OSFI proposes revisions to capital rules for life insurers

An Investment Industry Regulatory Organization of Canada (IIROC) white paper that proposes to allow member firms to employ mutual fund advisors represents an opportunity to discuss some long-standing concerns about Canada’s regulatory structure, said Mark Gordon, president and CEO of the Mutual Fund Dealers’ Association of Canada (MFDA), during a panel discussion at the Federation of Mutual Fund Dealers’ annual conference in Toronto on Tuesday.

IIROC’s white paper proposes eliminating the requirement that mutual fund advisors upgrade their qualifications to full-service status within 270 days — and this potential move would inevitably have a significant effect on the self-regulatory organization (SRO) landscape in Canada. (The white paper was released late last year and is out for comment until Friday.) In fact, the prospect of IIROC member firms employing mutual fund advisors is not new and has been an ongoing discussion within the MFDA’s membership and the investment industry at large for a decade, said Gordon.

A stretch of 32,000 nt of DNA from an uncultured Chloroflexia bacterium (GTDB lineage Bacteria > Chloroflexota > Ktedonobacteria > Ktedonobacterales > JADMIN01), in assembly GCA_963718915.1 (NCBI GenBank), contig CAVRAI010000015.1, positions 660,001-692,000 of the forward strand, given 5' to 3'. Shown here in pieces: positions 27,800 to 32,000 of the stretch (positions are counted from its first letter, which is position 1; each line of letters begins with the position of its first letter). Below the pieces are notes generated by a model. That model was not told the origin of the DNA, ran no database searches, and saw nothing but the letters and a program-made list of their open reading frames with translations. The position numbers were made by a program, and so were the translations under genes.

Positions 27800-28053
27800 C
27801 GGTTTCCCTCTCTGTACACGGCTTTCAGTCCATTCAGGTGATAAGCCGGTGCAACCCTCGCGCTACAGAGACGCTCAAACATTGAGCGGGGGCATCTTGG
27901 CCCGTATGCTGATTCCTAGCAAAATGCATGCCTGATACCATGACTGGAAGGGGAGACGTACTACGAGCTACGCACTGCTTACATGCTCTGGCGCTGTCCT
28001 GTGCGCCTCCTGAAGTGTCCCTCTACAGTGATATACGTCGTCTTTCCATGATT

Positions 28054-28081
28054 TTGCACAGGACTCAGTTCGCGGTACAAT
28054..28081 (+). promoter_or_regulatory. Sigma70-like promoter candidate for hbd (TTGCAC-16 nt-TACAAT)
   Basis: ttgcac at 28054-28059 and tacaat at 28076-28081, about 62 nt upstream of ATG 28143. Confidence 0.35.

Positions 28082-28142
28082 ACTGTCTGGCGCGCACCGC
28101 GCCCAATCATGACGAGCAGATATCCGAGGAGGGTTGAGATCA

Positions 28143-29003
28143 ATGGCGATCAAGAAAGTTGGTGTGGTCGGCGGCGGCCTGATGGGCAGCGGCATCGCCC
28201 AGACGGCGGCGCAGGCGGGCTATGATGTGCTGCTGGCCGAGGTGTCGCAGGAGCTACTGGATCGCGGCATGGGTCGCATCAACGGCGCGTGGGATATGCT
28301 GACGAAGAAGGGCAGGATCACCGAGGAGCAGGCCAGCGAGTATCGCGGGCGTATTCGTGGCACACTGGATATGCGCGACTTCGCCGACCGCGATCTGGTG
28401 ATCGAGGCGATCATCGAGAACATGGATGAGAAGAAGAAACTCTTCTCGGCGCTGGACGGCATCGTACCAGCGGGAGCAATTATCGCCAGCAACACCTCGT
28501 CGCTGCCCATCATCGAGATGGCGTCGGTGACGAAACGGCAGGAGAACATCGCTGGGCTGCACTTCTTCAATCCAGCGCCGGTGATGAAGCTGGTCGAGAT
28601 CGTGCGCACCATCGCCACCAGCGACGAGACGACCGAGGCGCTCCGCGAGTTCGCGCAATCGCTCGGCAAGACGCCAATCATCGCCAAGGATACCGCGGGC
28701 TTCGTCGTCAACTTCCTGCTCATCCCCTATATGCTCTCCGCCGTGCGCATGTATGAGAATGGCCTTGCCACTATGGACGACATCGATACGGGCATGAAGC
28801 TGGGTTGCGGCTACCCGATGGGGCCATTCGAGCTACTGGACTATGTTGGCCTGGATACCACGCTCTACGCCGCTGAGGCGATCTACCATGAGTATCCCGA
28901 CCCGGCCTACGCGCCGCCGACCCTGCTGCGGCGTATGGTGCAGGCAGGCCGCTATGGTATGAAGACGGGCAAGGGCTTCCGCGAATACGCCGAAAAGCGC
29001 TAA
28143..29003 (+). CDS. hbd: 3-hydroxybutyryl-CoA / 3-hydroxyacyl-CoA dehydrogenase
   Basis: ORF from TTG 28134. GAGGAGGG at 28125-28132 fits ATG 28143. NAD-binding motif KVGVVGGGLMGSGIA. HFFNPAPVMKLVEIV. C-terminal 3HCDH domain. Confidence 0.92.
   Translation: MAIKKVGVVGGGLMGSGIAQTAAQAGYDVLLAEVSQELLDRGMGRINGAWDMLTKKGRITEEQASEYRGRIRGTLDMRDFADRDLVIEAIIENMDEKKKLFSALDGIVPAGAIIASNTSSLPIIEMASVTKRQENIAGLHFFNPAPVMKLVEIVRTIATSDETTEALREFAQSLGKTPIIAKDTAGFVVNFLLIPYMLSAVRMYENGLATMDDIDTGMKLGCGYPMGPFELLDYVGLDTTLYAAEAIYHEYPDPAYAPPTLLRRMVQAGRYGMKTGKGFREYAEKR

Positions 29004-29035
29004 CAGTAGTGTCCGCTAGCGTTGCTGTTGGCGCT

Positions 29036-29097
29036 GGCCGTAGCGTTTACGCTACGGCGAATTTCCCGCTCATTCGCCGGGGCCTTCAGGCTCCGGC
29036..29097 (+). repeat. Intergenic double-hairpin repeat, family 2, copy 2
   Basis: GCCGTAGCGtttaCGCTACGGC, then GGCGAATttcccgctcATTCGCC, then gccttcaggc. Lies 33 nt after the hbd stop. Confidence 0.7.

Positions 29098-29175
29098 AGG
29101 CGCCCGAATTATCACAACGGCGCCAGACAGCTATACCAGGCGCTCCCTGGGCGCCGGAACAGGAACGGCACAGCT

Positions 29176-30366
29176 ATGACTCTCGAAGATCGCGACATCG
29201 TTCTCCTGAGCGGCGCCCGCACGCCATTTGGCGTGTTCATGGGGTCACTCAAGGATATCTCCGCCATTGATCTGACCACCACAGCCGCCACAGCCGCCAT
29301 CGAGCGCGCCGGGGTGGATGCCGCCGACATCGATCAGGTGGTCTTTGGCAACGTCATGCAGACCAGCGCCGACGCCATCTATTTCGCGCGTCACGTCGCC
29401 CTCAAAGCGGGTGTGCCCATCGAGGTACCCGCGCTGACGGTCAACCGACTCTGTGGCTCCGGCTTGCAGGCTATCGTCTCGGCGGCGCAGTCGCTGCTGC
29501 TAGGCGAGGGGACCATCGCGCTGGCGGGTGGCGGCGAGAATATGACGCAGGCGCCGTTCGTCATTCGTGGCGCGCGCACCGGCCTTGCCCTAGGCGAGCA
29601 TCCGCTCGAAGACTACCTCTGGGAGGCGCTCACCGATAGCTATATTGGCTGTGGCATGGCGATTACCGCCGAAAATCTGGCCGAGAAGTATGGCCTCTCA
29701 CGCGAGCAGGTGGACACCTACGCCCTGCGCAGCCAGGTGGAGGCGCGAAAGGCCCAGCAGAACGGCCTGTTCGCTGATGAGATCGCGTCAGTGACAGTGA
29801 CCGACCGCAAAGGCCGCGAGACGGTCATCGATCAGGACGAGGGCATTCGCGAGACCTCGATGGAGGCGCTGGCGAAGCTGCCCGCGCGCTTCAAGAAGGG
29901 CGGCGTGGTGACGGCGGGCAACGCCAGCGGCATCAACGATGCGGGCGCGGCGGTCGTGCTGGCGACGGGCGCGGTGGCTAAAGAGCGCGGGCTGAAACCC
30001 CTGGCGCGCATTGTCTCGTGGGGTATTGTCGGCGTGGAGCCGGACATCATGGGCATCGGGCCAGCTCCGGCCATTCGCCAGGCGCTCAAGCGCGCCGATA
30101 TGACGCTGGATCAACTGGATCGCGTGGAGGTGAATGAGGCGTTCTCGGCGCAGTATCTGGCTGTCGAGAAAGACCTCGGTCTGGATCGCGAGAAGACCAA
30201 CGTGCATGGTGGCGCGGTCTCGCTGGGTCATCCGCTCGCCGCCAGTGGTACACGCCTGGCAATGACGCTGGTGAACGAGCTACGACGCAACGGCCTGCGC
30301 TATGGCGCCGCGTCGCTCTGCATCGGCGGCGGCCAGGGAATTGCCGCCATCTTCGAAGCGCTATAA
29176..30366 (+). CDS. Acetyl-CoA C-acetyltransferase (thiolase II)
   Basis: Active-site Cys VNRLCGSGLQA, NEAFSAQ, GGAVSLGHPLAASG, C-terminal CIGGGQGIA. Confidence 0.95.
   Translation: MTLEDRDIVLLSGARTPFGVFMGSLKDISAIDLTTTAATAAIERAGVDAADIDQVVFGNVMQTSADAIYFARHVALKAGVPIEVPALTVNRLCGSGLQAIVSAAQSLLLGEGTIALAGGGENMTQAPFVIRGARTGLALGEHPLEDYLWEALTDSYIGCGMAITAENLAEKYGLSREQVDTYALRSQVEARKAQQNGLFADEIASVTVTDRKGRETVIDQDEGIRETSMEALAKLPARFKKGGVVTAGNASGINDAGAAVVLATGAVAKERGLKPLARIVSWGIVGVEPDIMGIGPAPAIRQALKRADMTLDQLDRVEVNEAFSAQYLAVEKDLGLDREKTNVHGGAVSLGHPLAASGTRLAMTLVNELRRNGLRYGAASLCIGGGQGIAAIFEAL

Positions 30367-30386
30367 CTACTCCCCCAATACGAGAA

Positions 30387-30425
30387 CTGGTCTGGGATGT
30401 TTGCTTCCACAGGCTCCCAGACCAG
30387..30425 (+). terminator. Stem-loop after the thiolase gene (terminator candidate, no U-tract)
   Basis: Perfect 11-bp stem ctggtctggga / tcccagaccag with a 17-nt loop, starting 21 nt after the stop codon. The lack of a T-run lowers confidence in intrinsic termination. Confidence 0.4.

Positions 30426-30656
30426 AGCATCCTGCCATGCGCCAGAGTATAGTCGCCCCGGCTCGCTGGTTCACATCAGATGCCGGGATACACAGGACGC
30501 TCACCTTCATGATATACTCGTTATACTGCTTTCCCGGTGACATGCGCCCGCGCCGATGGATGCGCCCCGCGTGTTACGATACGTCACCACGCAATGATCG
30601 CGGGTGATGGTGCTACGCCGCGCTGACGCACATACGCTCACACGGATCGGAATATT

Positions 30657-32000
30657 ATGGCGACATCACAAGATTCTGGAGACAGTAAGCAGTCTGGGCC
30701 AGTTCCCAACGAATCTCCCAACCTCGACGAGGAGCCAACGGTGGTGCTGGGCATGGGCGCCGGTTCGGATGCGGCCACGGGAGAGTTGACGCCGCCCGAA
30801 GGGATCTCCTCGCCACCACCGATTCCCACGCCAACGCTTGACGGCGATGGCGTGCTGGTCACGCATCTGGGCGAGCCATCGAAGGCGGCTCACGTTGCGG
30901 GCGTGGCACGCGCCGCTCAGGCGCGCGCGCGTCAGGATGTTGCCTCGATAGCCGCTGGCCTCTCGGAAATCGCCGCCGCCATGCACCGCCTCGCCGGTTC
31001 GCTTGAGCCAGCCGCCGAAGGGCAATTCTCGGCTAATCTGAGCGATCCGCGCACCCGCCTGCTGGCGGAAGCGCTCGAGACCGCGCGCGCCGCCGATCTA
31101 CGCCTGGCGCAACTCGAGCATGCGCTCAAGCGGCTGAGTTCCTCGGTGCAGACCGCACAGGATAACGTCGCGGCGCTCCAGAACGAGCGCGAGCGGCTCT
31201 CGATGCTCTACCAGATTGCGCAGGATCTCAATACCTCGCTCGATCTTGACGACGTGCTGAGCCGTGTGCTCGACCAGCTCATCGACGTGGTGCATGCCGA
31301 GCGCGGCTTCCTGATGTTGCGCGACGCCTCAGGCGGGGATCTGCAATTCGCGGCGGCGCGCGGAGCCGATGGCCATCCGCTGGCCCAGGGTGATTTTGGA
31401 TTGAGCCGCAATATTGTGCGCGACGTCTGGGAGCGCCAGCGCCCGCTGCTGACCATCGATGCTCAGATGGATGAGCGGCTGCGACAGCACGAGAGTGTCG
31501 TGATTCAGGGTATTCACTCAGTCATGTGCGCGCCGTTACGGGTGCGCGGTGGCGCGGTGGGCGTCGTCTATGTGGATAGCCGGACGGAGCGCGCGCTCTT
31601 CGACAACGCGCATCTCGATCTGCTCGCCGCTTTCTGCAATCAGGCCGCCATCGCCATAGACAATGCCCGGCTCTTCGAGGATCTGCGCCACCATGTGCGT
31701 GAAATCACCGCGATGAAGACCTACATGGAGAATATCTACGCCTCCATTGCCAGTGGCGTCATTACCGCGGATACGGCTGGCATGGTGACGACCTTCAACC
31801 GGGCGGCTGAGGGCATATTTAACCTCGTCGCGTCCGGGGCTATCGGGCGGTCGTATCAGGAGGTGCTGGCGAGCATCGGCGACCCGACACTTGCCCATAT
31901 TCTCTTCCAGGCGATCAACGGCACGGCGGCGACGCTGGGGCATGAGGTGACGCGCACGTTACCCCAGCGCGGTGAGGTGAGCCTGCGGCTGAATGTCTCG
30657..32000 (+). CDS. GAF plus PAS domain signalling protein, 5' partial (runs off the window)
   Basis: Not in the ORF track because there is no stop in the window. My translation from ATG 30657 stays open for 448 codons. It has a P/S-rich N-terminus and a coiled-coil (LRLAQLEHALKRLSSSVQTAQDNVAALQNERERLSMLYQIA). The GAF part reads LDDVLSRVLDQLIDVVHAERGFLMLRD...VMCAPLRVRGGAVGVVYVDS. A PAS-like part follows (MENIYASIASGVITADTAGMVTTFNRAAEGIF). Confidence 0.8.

IFIC comes out against IIROC’s white paper proposals

But while IIROC’s white paper has garnered significant attention, Gordon pointed out that only one group would be able to push this type of initiative forward: “The [Canadian Securities Administrators’] jurisdictions are the architects and the stewards of the current securities regulatory structure in Canada. They are the decision makers, not the SROs.”

Nevertheless, the IIROC white paper represents an opportunity for all regulators to ask some very important questions, Gordon said: “It’s a healthy exercise for all regulators, including the SROs, to take a step back, go back to first principles, test our mandates and really look at what is the value that we bring today; what is our relevance; what is our value and relevance going forward tomorrow and in a newly evolved [regulatory] structure in Canada?”

However, a broader conversation on the mandates of regulators and SROs should wait as there are other priorities to consider, which include getting more clarity on the formation of the national securities regulator and the implementation of current policy initiatives, said Gordon.

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